Eta Aquarids meteor shower 2019


Eta Aquarids are a major annual meteor shower, like most meteors the bright streaks of light are created as dust and debris particles burn up as the enter our atmosphere, as friction causes them to heat up and ultimately burn out.

The dust / debris comes from the tail of a comet. This comet is the famous Halley’s Comet that approaches the Earth on a 75 year cycle on a long orbit around the Sun, last passing in 1986 and due again in 2061. Although the Comet has a long periodicity and few get to see it twice, the Earth passes through its tail on a yearly frequency.

This celestial firework show is obviously dependent on a clear sky. This year has the potential to be a good display as the Moon is going to be a Waxing Crescent only a couple of days old at the showers peak, allowing better visibility of fainter meteors.

The shower started on April 19th and can be observable till May 28th 2019. The radiant point as the name suggests is from the Constellation of Aquarius specifically appearing from the direction of the bright star Eta Aquarii, The peak or maximum meteors per hour is expected at 04.00.00 on the morning of May 7th 2019 from UK, Predictions vary but estimates of 20, 40 to 60 meteors an hour have been speculated. The darker your location the more you could see.

If you want to see the shower find the darkest site available to you with no distracting lights to spoil your night vision, no torches or flash photograph. A red light source to help you find your safe path could be useful. Then look up, to avoid neck cramps people use deckchairs or similar, with a nice warm blanket.

Astronomers look forward to this shower every year, many tying to spot and photograph the most spectacular. As well as visual observations and due to the scientific importance on learning as much as possible about meteors, which may help to identify Near earth objects and predict future hazards, Organisation like UK Meteor Monitoring Network “UKMON” members have CCTV cameras pointing skyward at multiple locations across the country capturing videos of Meteors, with data to determine location, track, speed and source confirming with analysis source and orbit. Back tracking to confirm known safe originating bodies {in this case Halley’s Comet” or something new and unknown with the potential for harm.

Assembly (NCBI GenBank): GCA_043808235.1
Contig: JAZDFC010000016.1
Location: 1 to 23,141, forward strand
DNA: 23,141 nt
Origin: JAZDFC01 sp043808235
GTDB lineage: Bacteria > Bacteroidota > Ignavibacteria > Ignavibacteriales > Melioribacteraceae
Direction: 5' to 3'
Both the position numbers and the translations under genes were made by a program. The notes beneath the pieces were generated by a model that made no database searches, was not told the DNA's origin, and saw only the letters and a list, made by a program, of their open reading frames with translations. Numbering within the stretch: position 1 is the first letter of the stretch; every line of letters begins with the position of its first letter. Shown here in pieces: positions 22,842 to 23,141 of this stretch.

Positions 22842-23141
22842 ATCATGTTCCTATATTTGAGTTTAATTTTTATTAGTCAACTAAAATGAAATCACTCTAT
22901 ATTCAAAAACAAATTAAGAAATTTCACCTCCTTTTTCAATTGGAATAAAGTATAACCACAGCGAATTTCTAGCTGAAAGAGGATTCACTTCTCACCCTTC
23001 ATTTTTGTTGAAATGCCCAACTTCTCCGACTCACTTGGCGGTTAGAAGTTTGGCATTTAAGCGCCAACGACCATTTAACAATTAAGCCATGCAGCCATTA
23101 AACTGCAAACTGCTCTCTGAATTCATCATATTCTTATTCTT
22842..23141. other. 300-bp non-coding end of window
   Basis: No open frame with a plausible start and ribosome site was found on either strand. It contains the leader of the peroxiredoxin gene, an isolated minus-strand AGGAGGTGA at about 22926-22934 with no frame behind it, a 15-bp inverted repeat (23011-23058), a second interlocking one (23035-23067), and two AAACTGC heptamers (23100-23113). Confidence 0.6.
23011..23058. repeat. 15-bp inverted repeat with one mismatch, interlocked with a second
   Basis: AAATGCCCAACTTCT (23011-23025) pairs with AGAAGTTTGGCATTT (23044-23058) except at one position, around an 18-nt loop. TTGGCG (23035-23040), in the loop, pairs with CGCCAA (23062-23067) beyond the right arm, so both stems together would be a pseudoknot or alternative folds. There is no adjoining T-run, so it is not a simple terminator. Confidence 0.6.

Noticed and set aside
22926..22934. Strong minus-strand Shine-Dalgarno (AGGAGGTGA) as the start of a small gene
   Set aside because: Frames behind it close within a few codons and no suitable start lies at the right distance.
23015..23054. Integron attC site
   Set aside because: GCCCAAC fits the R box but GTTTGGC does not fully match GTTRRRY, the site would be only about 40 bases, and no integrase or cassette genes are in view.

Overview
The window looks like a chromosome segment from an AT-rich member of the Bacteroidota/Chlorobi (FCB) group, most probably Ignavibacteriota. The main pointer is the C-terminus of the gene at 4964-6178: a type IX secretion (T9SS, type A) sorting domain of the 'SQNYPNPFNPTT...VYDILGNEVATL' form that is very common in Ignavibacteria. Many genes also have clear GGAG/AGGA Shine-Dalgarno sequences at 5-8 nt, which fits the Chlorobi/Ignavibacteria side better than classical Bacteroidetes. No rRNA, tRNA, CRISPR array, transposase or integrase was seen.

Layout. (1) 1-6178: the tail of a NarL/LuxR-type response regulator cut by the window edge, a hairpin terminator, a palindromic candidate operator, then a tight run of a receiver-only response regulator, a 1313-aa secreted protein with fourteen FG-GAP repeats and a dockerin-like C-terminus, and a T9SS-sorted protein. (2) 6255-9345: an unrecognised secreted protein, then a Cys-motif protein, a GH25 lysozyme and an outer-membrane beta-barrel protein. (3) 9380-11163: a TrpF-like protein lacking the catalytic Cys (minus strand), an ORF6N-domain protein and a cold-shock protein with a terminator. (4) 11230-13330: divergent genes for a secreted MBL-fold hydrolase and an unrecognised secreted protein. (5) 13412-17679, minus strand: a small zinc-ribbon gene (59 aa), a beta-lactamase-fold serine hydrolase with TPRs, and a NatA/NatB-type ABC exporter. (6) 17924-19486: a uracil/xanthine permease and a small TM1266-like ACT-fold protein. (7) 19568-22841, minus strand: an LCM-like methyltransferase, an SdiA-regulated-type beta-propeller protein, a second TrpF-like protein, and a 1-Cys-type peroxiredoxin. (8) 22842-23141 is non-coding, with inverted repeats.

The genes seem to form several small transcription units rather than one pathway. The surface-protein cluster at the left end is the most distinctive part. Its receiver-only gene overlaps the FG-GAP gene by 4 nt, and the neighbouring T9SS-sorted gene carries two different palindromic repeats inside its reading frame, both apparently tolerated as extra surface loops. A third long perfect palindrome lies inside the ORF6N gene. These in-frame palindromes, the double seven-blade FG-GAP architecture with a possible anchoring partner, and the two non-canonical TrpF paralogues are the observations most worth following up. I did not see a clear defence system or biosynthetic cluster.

Data is shared with other organisation here and in Europe for mutual study and benefit. Only by sharing data and comparing and triangulating comparable data can singular observations be confirmed and results become ratified. Particular emphasis can be placed on meteors from unknown originating bodies, if several Sporadic meteors radiate from the same / similar point, it is possible to identify a currently unidentified source, a “new” Comet or Asteroid. Tracking its orbit and future path can add it to the growing watch list of potentially harmful objects.

So heads up enjoy the show, if you cant make it outside the UKMON website has a live display, participating observing stations share detections in real time, shown as stacked images which produce an image of the meteor streak. Every new observation pushes back the previous ones. An ever changing up to date status. If predictions are correct then ther will be plenty to see, so wether your out seeing them live or seeing the on the web enjpoy this years Eta Aquarids.

Author : John Young Project Coordinator Meteor Detection at Birmingham Astronomical Society a member of UKMON.



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